Sunday, March 26, 2006

Spring Ahead for the First Time

This coming Sunday, April 2, at 2:00 AM, people in Edinburgh and across most of Indiana will have to do something they haven’t had to do in more than three decades. They will have to spring ahead – move their clocks up one hour in observance of daylight saving time.

So that means 2:00 AM will actually be 3:00 AM. And if you are one of the unlucky ones who have to get up early for work on Sunday morning, you’ll be losing an hour of sleep, unless you remember to go to bed an hour earlier on Saturday night.

I was one of the proponents of changing all of Indiana to daylight saving time. It makes a lot of economic sense, and it means much less confusion for those who travel, communicate, or send freight across state lines.

It also means there should be less TV schedule confusion. Cable shows will remain at the same time all year, just like local and network shows. It also means there will be no more need to tape delay network broadcasts in the summer.

Of course, the major advantage for most people is that they will get an extra hour of daylight in the evening. Fourth of July fireworks probably won’t begin until 10:00 PM, because it won’t be completely dark until then.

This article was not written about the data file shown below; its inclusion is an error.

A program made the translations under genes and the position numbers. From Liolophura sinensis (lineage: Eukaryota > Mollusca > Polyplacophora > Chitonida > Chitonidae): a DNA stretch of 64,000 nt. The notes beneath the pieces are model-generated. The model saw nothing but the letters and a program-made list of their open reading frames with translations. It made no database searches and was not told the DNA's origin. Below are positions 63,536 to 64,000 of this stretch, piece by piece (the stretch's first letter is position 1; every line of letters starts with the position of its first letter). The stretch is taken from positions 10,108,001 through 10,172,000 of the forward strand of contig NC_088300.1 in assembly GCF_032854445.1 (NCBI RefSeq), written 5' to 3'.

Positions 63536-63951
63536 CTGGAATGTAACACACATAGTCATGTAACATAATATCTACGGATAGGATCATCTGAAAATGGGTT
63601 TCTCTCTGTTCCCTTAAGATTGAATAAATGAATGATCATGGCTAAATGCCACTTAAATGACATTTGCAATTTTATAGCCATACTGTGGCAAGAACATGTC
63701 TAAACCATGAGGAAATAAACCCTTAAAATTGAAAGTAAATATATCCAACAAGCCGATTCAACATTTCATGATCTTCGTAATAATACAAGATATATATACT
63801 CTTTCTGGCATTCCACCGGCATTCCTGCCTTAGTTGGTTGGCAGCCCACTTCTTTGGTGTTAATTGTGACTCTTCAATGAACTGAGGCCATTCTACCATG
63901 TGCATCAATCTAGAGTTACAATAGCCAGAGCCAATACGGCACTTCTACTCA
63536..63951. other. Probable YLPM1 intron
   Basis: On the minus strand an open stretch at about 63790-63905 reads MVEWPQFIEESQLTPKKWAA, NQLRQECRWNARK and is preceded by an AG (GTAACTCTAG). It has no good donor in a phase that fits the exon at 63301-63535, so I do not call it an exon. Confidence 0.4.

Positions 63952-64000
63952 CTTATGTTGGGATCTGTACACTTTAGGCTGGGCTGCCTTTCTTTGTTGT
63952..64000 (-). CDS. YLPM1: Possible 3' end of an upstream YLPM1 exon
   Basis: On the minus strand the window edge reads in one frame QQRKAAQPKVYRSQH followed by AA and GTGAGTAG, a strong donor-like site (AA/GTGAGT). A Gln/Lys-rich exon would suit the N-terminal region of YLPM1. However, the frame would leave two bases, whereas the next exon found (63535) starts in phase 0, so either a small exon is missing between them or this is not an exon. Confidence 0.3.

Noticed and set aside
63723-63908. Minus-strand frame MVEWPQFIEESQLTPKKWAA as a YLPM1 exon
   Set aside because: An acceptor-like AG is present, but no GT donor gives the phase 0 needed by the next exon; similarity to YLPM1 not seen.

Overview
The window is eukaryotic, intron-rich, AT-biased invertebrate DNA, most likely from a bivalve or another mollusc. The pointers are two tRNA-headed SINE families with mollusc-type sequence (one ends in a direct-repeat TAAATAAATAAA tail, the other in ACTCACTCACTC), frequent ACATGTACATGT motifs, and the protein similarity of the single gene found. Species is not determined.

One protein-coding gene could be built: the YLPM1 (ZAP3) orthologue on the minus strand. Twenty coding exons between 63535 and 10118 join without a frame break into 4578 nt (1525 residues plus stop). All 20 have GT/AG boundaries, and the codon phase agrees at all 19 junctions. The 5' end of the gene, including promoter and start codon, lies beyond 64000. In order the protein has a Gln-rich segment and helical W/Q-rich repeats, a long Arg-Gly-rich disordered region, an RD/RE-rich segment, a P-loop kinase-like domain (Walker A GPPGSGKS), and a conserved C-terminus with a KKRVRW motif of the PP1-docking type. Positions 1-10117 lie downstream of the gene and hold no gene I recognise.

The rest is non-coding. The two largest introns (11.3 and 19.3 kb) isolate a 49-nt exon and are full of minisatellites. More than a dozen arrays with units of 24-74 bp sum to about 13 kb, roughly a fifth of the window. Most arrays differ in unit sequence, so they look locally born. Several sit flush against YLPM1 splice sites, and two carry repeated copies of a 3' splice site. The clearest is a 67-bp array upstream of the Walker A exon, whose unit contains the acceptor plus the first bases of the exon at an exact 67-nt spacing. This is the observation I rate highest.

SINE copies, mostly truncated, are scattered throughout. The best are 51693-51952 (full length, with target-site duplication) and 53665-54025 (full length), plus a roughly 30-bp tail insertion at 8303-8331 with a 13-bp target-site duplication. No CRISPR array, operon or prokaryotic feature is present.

But there will also be some minor annoyances, at least until we get used to them.

The most obvious annoyance is that we’ll have to remember to move our clocks twice a year. We’ll have to spring ahead and fall back.

For the manually-set clocks, it will mean taking them down off the wall and moving the hand around to the next hour before you go to bed Saturday night. Some digital clocks might be easier to reset. And the newer ones might do it for you.

New digital clocks detect the time of day through digital signals that come in through the power lines. If you have them set to observe daylight saving time, you probably won’t have to do anything to them.

The same is true of your computer, assuming you have already set it for the Eastern Time zone and set it to observe the daylight saving time switch. If not, you should do that now.

Just double click on the time in the lower right corner of your screen (assuming you have a Windows operating system). Then click on the Time Zone tab at the top of the window that pops up. Select Eastern Time from the drop down menu, not Indiana Time. Then put a check mark in the box on the bottom left that says “automatically adjust clock for daylight time changes.” And you’re done.

Failure to adjust your clocka, especially in the spring when we have to set them ahead, might make you late for whatever you have planned this Sunday. Or, assuming you can get through the day without noticing all your clocks are behind an hour, you will be late for work on Monday morning.

In the fall, it’s not so bad. If you forget, you’ll just be an hour early for work. But if you remember, you’ll be treated to that extra hour of precious sleep that you will be denied this coming Sunday.

What standard time giveth, daylight saving time taketh away.

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